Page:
U.S. Senator Bob Casey (D-PA) this week introduced the Saracini Enhanced Aviation Safety Act (S.911) to enhance protections that make airplanes less susceptible to hijacking. Provisions of Casey’s Saracini Aviation Act were enacted in 2018 and required the installation of a secondary barrier between the passenger cabin and cockpit door on each new aircraft purchased in the United States. This enhanced legislation—named after Bucks County resident, Captain Victor Saracini, who piloted United Flight 175 when it was hijacked by terrorists and flown into the World Trade Center on September 11th, 2001—would mandate the installation of such a barrier between cabin and cockpit on all passenger planes in the United States, not only new ones. Companion legislation was introduced in the House by U.S. Representatives Brian Fitzpatrick (R-PA-1), Josh Gottheimer (D-NJ-5), André Carson (D-IN-7), Chris Smith (R-NJ-4), Tom Kean Jr. (R-NJ-7), and Stephen F. Lynch (D-MA-8).
“We have more work to do to make air travel safer for pilots, passengers, and crew members,” said Senator Casey. “The Saracini Enhanced Aviation Safety Act will prevent future attacks by bolstering cockpit protections in all passenger planes. I will continue working alongside Ellen Saracini to honor Captain Saracini by keeping airline passengers and pilots safe in our skies.”
“Securing the safety of our nation’s aviation is critical to keeping our nation safe. Following the tragic events of September 11, 2001, Congress has made great progress on aircraft safety, and this bipartisan legislation is essential to ensure passenger safety in the air and that passengers and pilots are protected against terrorist hijackers,” said Congressman Fitzpatrick. “I’m grateful to stand with my constituent, Ellen Saracini, to honor her late husband, and I appreciate the support of my colleagues. Together, we must do everything in our power to ensure that the horrific events of 9/11 are never able to happen again.”
“We must secure our skies and protect our passengers and flight crews from acts of terrorism like the one my husband faced on September 11, 2001,” Ellen Saracini said. “Since that day, I have made it my mission to ensure that our country is doing everything it can to implement better safeguards aboard aircraft. As it stands today, passenger planes are not equipped to adequately protect the flight deck. Installing secondary barriers on all commercial airplanes will protect the cockpit and ensure there will never be a repeat of that tragic day. I strongly urge our elected officials to support the Saracini Enhanced Aviation Safety Act.”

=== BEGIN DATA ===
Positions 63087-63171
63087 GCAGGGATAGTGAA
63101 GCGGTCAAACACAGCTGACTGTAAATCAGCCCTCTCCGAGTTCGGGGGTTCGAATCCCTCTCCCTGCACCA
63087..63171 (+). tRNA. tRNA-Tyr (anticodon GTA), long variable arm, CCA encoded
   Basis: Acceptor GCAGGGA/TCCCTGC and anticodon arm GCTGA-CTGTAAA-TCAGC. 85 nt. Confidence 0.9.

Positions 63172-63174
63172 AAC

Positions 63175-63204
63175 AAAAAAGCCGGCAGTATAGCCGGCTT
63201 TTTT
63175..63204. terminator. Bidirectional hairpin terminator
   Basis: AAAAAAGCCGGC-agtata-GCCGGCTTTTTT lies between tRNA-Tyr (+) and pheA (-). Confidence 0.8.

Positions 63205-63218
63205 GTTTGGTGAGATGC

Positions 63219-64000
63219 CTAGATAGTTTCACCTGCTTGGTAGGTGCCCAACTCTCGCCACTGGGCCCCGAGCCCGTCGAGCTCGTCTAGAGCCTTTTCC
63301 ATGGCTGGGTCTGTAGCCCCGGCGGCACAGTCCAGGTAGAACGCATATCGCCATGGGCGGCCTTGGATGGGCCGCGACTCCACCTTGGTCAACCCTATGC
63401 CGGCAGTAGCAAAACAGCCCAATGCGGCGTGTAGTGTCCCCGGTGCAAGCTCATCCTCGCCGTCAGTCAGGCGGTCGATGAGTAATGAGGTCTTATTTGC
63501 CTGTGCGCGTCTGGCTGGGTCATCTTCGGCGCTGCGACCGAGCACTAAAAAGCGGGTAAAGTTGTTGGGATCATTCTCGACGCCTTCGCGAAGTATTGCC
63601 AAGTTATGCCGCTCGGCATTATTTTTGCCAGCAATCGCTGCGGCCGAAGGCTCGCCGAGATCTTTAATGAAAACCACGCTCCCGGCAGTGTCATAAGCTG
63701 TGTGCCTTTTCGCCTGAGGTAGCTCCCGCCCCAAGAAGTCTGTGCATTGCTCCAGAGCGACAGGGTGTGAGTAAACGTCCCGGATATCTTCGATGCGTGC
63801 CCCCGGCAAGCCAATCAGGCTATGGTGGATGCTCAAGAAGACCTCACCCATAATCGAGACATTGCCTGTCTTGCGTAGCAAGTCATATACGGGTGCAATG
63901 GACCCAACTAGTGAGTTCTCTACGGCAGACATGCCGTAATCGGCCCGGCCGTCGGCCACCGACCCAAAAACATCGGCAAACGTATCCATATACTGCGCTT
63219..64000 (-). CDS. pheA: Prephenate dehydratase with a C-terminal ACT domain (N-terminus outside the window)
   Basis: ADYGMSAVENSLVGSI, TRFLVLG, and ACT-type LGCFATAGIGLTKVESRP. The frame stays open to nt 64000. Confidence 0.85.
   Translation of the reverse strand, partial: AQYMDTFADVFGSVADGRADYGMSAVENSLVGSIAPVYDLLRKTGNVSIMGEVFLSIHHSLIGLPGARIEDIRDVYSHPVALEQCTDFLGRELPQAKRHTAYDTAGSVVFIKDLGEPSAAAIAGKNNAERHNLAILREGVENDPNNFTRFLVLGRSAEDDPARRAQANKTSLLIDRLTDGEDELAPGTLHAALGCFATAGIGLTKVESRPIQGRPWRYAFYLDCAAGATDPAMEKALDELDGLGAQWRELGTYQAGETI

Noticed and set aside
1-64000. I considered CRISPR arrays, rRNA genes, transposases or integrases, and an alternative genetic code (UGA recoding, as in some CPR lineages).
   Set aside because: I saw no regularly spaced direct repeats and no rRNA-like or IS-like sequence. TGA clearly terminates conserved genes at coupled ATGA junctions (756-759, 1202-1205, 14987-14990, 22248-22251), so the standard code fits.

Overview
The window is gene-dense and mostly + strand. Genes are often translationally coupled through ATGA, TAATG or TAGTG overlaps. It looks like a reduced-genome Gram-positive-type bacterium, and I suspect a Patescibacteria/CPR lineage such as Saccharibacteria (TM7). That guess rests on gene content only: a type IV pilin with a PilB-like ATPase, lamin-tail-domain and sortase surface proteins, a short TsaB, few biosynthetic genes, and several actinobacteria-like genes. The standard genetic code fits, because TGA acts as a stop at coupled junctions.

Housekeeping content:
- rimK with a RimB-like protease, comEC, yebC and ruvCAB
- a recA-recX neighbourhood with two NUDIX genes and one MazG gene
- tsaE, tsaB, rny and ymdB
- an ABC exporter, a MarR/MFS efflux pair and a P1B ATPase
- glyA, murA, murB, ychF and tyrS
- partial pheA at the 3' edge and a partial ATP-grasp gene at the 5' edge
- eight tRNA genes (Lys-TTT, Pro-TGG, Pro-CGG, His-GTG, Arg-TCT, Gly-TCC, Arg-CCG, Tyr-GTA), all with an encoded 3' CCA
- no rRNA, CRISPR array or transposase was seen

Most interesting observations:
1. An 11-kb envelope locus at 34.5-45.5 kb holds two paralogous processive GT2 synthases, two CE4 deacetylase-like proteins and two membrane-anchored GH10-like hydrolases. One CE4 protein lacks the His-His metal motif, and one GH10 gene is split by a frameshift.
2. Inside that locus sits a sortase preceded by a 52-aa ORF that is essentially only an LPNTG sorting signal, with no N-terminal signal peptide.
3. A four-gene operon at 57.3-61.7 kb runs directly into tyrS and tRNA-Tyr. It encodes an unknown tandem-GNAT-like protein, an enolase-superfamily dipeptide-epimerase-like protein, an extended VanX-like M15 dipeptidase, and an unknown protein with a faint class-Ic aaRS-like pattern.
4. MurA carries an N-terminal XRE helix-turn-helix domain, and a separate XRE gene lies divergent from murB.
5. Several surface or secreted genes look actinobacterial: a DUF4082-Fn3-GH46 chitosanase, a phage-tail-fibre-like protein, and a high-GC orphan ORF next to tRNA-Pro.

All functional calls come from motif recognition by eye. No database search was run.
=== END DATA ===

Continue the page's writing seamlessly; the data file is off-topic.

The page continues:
“For more than 20 years, airline pilots have been committed in ensuring that the legacy of all who lost their lives or were harmed on September 11, 2001, is that of a safer and more secure U.S. air transportation system. ALPA has long supported the use of secondary barriers and are grateful to Senator Casey for honoring Capt. Saracini’s memory,” said Capt. Jason Ambrosi, ALPA President. “Installing secondary barriers on all passenger aircraft is a long overdue, cost-effective way to preserve the integrity of the flightdeck and keep crews and passengers safe.”
In 2019, Senator Casey and former Senator Pat Toomey (R-PA) sent a letter to U.S. Department of Transportation (DOT) Secretary Elaine Chao, urging DOT to strictly enforce their legislation. The Senators pushed back against voices in the airline industry that had argued that the Saracini Aviation Act only applied to new “models” of aircraft, when in fact the legislation mandates that secondary barriers be installed on all new aircraft for commercial passenger air carriers in the United States, not just new types, or models, of aircraft. Data shows that secondary barriers significantly decrease the threat of hijacking.
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